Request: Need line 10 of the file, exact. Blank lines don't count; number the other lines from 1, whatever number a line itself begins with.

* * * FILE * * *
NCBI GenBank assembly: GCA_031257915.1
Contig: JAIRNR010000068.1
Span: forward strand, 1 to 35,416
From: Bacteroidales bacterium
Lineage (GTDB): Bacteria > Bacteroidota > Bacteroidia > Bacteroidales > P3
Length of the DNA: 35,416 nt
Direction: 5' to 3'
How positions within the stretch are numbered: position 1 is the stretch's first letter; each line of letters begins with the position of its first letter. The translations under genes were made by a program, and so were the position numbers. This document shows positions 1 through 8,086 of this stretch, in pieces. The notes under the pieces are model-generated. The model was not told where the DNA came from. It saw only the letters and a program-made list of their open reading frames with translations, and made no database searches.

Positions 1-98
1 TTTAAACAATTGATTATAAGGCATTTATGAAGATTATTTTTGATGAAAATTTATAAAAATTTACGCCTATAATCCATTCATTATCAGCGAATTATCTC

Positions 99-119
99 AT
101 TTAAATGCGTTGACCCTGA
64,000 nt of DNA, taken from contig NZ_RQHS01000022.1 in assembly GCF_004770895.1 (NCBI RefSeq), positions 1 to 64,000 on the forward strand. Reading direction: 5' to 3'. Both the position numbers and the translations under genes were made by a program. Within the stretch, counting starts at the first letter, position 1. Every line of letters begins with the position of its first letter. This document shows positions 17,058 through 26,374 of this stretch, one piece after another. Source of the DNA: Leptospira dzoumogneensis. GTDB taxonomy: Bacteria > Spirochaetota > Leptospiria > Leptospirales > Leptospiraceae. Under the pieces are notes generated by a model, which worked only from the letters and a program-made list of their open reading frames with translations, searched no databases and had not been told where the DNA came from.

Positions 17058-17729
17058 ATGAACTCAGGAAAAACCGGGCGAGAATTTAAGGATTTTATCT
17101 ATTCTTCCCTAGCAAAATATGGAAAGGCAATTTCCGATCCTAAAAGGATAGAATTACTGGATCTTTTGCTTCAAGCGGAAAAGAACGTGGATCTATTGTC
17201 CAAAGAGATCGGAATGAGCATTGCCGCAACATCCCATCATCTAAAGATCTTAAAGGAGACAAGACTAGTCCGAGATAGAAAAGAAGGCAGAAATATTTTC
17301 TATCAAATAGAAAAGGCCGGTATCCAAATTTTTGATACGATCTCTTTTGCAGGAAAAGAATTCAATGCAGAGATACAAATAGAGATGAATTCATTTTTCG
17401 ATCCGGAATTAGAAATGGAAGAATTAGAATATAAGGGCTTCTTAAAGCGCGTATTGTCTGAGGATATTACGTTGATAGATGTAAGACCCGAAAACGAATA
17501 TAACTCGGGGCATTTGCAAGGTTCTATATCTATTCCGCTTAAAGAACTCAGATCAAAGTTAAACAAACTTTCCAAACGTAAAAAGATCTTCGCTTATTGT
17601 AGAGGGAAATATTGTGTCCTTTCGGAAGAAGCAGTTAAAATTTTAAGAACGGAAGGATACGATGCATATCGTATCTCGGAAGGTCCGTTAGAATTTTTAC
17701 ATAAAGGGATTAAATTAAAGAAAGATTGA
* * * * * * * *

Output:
1 TTTAAACAATTGATTATAAGGCATTTATGAAGATTATTTTTGATGAAAATTTATAAAAATTTACGCCTATAATCCATTCATTATCAGCGAATTATCTC